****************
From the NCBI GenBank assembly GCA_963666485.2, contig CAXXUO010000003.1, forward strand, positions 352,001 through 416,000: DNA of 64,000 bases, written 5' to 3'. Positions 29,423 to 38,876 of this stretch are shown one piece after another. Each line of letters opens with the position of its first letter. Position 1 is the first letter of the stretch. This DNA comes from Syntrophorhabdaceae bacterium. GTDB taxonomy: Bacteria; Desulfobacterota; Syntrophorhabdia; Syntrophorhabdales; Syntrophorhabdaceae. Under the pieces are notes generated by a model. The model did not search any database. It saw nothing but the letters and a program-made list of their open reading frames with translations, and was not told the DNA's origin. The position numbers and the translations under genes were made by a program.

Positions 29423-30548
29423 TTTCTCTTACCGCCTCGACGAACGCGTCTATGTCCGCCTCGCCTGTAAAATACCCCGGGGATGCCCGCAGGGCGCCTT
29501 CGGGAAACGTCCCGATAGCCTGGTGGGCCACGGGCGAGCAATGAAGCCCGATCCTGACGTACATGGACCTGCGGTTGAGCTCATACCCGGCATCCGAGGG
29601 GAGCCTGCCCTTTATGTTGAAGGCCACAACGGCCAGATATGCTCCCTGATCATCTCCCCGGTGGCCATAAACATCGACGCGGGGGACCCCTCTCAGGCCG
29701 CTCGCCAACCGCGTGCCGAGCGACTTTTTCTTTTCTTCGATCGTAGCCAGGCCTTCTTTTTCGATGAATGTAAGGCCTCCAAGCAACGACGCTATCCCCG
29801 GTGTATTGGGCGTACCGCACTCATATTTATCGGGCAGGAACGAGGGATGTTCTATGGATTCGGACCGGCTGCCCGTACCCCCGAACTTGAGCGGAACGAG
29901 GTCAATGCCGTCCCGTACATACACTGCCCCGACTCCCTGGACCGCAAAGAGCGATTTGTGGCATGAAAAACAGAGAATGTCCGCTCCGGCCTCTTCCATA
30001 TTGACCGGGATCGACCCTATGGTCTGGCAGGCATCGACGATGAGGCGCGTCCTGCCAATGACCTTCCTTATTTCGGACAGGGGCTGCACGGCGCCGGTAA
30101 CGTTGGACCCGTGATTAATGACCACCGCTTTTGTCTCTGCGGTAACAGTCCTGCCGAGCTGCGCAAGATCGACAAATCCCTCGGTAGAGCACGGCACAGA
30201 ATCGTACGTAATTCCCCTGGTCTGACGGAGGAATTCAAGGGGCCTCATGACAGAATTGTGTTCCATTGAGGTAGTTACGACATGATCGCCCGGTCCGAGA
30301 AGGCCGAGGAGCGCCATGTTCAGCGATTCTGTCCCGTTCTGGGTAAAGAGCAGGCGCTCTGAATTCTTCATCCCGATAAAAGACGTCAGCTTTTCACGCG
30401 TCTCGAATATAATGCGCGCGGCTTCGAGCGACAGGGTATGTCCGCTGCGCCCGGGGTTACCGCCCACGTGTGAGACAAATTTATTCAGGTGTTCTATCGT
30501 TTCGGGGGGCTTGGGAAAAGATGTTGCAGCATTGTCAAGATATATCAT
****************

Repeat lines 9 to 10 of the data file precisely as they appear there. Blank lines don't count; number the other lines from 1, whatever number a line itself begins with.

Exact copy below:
30001 TTGACCGGGATCGACCCTATGGTCTGGCAGGCATCGACGATGAGGCGCGTCCTGCCAATGACCTTCCTTATTTCGGACAGGGGCTGCACGGCGCCGGTAA
30101 CGTTGGACCCGTGATTAATGACCACCGCTTTTGTCTCTGCGGTAACAGTCCTGCCGAGCTGCGCAAGATCGACAAATCCCTCGGTAGAGCACGGCACAGA